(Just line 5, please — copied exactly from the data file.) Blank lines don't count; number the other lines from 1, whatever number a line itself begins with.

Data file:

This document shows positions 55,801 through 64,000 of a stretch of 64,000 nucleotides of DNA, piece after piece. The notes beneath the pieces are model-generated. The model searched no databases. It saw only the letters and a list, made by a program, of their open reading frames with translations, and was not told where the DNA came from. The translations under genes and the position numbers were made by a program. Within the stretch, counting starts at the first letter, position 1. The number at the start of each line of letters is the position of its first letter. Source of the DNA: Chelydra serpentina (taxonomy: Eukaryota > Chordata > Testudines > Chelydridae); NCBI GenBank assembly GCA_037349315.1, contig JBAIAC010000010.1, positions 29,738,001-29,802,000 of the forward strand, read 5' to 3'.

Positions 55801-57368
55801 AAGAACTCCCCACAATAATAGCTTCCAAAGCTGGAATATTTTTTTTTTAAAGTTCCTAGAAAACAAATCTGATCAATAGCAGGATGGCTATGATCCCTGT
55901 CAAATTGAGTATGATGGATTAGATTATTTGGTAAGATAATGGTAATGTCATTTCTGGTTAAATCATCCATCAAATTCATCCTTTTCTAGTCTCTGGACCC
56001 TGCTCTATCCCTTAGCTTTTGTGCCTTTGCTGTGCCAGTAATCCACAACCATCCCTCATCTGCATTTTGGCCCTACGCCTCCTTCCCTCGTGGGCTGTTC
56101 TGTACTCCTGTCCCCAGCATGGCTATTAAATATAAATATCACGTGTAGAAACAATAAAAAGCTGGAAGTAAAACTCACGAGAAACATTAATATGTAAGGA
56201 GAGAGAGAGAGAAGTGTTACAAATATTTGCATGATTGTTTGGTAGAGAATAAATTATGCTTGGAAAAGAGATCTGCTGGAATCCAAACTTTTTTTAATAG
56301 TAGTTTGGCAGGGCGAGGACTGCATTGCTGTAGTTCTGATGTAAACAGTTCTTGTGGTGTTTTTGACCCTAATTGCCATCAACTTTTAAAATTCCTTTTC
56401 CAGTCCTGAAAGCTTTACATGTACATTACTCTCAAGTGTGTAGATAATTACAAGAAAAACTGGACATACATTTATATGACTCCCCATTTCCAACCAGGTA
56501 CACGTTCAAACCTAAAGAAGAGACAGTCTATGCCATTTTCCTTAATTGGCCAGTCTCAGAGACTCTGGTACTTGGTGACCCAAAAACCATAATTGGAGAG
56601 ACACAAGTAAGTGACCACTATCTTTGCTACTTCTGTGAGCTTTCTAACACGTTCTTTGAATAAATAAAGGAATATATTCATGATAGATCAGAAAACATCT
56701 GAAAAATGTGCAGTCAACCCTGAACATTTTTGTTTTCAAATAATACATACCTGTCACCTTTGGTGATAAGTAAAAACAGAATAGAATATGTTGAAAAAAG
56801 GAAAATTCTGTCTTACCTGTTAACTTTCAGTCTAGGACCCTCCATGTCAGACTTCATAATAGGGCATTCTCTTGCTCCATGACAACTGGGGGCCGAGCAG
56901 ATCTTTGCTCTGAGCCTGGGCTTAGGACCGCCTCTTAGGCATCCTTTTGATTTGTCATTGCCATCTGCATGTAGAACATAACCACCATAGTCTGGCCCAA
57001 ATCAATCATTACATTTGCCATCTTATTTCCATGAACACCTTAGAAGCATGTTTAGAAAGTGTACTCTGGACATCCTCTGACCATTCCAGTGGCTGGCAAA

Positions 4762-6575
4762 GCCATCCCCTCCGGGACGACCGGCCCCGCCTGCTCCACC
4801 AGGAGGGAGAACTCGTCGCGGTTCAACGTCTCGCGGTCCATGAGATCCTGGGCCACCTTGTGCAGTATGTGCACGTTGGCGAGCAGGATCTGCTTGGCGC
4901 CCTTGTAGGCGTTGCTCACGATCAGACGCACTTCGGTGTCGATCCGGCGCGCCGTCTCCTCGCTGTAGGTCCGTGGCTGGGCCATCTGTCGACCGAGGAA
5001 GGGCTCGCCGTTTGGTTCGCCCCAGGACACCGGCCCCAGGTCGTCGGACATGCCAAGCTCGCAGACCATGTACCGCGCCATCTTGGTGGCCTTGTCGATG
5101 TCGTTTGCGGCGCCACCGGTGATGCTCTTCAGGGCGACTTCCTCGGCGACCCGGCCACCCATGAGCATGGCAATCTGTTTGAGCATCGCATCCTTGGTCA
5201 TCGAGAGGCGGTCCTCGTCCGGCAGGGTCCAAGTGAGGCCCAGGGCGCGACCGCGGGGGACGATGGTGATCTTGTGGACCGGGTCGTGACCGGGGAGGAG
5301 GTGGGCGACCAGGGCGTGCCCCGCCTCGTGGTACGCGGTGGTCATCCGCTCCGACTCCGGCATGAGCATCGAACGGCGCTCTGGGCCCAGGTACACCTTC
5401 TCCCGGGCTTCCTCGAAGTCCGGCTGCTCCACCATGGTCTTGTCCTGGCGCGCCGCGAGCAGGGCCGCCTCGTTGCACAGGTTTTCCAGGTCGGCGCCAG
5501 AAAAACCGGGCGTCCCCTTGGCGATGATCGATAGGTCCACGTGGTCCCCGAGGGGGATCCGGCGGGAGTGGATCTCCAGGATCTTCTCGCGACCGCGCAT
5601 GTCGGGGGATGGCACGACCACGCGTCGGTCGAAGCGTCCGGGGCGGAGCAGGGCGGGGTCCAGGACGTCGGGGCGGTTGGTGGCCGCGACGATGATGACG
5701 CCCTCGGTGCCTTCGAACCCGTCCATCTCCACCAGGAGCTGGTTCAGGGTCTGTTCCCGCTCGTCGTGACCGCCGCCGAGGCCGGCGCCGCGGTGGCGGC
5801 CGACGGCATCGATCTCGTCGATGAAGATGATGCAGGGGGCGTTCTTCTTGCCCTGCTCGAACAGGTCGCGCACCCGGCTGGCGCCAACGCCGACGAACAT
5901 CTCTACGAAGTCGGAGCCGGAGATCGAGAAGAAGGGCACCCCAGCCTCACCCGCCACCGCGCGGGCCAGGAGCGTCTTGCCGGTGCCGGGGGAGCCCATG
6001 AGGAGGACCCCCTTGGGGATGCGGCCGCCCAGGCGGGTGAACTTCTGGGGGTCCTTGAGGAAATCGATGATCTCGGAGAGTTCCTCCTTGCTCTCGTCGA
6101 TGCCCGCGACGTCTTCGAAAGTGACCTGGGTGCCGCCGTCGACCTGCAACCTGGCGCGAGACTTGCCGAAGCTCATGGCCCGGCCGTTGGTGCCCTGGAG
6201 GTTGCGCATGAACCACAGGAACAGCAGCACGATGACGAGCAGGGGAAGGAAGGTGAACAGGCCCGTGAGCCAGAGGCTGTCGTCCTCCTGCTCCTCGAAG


56001 TGCTCTATCCCTTAGCTTTTGTGCCTTTGCTGTGCCAGTAATCCACAACCATCCCTCATCTGCATTTTGGCCCTACGCCTCCTTCCCTCGTGGGCTGTTC